In 2017 the government created the Southwest Alberta Recreation Advisory Group to advise on the creation of the plans. The Southern Advisory Regional Group was composed of: municipalities, landowners, ranching community, the Blackfoot Confederacy, winter and summer Off-Highway Vehicle groups, winter and summer non-motorized recreationists, equestrian, fish and game organizations, guides and outfitters, non-government organizations and industry. All stakeholder groups were represented and had proportionate input into the plans; participants were also encouraged to consult with and bring forward views of their respective sectors. This group met with Alberta Environment and Parks five times over several months to provide input into the important recreational value of the Porcupine Hills and Livingstone and comment on recreational trails for the region.  Stakeholder of many types including, hunters, outfitters, ranchers, anglers, and outdoor recreationists all supported this planning process for the Porcupine Hills and Livingstone Range.5

Fact Sheet 4: What do Southern Albertans Value?

The forests of Southern Alberta provide water, sustain fish and wildlife and offer some of the province’s best opportunities for recreation and tourism. But pressures on our lands and resources are mounting. Good land-use planning ensures that our public lands are properly managed with and for Albertans. In 2014, the South Saskatchewan Regional Plan authorized the development of a Land Footprint Management Plan (LFMP) and Recreation Management Plan (RMP) for the Porcupine Hills and Livingstone regions. These recently released plans are an important step in preserving our outdoor heritage and protecting Alberta’s headwaters now and for future generations.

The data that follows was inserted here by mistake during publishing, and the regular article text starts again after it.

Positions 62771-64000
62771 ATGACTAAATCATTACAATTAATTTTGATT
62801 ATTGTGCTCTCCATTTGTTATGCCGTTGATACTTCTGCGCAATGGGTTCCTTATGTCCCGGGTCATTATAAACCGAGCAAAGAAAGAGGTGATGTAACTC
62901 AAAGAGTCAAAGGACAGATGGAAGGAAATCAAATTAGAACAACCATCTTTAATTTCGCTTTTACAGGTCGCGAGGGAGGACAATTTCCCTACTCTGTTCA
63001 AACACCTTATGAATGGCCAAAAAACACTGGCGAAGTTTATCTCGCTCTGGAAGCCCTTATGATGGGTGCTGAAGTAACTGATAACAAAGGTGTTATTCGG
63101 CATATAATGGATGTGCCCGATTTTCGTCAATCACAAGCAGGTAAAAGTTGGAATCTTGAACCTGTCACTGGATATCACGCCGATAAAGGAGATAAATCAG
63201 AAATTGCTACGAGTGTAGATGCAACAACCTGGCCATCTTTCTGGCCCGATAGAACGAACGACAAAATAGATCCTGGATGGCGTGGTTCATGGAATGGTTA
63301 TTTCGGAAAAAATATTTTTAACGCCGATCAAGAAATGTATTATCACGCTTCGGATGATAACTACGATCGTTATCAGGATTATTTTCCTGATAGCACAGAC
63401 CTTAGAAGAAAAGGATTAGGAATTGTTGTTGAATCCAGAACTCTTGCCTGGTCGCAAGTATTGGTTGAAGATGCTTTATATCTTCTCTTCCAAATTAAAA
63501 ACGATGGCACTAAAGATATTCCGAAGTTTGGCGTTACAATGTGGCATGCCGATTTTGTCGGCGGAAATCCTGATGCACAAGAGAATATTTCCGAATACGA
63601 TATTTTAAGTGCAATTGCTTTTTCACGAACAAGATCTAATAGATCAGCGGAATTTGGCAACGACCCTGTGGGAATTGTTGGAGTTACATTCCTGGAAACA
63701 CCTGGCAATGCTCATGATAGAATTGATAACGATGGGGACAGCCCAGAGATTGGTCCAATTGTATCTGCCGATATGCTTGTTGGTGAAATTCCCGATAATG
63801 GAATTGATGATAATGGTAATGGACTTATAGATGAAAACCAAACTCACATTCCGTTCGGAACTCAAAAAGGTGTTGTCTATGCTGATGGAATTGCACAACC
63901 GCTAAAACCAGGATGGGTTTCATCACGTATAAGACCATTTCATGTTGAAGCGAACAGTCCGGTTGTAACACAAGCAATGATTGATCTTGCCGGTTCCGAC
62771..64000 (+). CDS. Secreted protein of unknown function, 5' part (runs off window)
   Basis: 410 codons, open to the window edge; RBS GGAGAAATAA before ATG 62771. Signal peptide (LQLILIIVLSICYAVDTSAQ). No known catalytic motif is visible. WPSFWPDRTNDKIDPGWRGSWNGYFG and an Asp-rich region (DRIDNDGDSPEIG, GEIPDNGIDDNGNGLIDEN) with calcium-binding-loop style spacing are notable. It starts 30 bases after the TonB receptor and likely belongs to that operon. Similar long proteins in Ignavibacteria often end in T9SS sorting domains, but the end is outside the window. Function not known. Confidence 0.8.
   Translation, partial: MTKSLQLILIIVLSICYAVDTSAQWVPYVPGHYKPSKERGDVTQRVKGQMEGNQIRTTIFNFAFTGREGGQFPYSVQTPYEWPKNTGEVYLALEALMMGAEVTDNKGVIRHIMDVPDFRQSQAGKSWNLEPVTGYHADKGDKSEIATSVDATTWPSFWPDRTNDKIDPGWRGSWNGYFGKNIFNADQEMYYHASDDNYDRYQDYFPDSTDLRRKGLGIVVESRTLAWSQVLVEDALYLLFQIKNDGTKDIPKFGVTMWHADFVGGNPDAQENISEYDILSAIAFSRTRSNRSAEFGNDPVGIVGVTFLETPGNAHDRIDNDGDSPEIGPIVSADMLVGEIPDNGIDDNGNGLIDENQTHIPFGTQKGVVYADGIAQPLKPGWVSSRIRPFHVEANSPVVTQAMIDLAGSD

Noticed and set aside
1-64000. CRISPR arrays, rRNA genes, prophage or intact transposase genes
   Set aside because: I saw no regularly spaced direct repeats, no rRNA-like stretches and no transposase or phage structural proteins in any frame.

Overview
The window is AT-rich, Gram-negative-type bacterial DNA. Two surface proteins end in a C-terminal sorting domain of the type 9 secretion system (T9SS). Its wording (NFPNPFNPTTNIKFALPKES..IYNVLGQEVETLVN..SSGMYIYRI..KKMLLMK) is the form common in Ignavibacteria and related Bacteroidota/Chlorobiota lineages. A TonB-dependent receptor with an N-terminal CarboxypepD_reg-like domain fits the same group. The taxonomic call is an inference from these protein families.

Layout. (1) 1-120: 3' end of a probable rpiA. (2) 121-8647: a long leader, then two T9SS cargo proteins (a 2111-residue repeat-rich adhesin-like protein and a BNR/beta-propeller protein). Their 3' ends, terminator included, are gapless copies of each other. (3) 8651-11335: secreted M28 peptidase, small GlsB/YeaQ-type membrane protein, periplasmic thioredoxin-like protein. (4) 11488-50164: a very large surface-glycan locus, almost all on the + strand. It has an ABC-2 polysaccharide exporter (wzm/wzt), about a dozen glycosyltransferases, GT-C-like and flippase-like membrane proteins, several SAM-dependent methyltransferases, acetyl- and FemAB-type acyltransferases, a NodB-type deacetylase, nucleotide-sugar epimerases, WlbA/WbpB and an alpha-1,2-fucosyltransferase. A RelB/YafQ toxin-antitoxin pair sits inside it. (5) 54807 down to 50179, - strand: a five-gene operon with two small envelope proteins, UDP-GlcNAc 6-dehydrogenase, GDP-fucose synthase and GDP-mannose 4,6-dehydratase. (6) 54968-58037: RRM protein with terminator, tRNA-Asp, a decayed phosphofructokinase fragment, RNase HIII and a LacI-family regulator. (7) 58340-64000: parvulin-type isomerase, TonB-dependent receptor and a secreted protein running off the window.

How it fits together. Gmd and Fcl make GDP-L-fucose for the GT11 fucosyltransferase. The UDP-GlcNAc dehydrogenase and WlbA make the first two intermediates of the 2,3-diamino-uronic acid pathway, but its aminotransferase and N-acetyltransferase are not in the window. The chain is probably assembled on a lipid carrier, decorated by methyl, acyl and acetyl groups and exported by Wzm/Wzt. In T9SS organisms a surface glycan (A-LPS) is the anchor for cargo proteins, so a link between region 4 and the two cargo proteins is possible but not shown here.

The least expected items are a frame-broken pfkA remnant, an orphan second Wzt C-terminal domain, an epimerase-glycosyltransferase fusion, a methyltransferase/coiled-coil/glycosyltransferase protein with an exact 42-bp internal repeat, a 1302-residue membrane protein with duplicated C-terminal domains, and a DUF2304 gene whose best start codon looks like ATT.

What do Southern Albertans Value?
There have been numerous studies on what Albertans value in our communities and outdoor experiences.1   Some of the most commonly shared values and services that respondents of these studies felt that southwest Alberta provides are:
• headwaters,
• wildlife and fish habitat,
• aesthetics,
• agriculture and ranching,
• low-impact recreation, and
• public involvement and consultation in forest management

For example, the two most supported uses for public lands in the Municipal District (MD) of Pincher Creek were enforcing appropriate use of public lands and setting aside land in an undisturbed state for habitat protection.2

Residents said the best parts about living in the Municipal District of Pincher Creek were: The beautiful scenery, friendly people/community-minded, the peaceful, quiet rural lifestyle and agriculture.3